Kesgrave siege - pair avoid prison

TWO wannabe heroes who flouted the law by carrying a gun have avoided jail terms today.Lesselle Dunkley, of Orwell Gardens, Ipswich and Lloyd Williams, of Birkfield Drive, Ipswich, found themselves in the centre of an armed siege as police stormed a property in a Kesgrave cul-de-sac on December 9.

TWO wannabe heroes who flouted the law by carrying a gun have avoided jail terms today.

Lesselle Dunkley, of Orwell Gardens, Ipswich and Lloyd Williams, of Birkfield Drive, Ipswich, found themselves in the centre of an armed siege as police stormed a property in a Kesgrave cul-de-sac on December 9.

Gareth Davies, prosecuting, told South East Suffolk Magistrates' Court the duo had gone there with Williams' girlfriend and her sister after the sister became concerned about four men in her Glanville Place house who had been “describing how they were going to come to Ipswich and start to run things.”

Williams called his pal, Dunkley, who was persuaded to come along and bring his ball bearing (BB) gun for “dissuading” purposes.

Ian Duckworth, mitigating, said: “They were probably not thinking really about the consequences of what they were doing. They were trying to be knights in shining armour coming to the rescue. In the end it didn't turn out they were needed.”

The court heard Williams, 21, and the sisters, Gemma and Danielle Peake, were picked up by a taxi driver at 3.15am in Downside Close, in the Stoke Park area of Ipswich. The group then decided to pick up Dunkley, 21, for “physical backup”.

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Mr Davies said: “The taxi driver noticed the top of the air pistol sticking out of the top of Mr Dunkley's pocket and he was really quite jittery.”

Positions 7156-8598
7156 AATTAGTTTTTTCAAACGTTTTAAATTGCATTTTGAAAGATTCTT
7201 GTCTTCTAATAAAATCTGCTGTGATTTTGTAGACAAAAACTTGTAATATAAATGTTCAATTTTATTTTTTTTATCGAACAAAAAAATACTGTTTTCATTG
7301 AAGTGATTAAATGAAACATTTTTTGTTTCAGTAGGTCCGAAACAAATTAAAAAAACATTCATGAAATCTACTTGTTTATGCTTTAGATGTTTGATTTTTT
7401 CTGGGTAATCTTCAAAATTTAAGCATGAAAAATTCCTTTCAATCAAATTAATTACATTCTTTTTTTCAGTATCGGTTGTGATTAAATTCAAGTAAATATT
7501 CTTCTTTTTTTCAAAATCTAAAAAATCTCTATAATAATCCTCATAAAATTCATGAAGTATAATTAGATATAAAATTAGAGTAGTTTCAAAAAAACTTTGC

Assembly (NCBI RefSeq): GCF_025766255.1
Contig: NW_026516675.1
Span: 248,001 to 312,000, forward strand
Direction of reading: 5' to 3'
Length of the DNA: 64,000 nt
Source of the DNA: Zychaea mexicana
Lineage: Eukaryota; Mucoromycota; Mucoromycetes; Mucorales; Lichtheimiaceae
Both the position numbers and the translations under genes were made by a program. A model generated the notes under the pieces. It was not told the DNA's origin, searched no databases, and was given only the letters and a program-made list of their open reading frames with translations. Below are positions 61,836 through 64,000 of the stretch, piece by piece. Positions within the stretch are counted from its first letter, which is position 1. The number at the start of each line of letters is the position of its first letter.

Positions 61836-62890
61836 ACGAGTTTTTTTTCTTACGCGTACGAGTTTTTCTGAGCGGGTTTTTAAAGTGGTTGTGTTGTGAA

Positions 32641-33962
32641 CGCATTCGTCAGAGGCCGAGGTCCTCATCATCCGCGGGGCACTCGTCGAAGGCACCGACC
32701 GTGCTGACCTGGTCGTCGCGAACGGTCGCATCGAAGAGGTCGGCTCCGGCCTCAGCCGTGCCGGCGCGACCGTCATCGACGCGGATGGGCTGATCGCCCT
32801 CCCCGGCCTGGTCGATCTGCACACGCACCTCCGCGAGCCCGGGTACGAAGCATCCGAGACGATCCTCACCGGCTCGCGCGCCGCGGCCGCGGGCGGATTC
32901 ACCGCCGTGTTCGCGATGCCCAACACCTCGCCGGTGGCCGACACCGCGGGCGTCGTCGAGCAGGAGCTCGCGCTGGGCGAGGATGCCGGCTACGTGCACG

The taxi driver later called the police and armed officers arrived there around 4am. The area was cordoned off, leaving residents stuck in their homes while negotiators spoke to the eight people inside the flat who came out voluntarily just before 9.30am.

A BB gun was then recovered from the top of a wardrobe in the house but it was discovered it was unable to fire because it was missing vital components.

Williams and Dunkley both pleaded guilty to possessing an imitation firearm in a public place and were sentenced to 12 weeks in prison, suspended for one year. Dunkley was also ordered to complete 200 hours of unpaid work and pay £55 in costs.

Williams was also given a 12 month supervision order, told to complete the Think First programme and 120 hours of unpaid work. He was also ordered to pay £55 in costs. The other six people involved in the siege have since been told there will be no charges against them.

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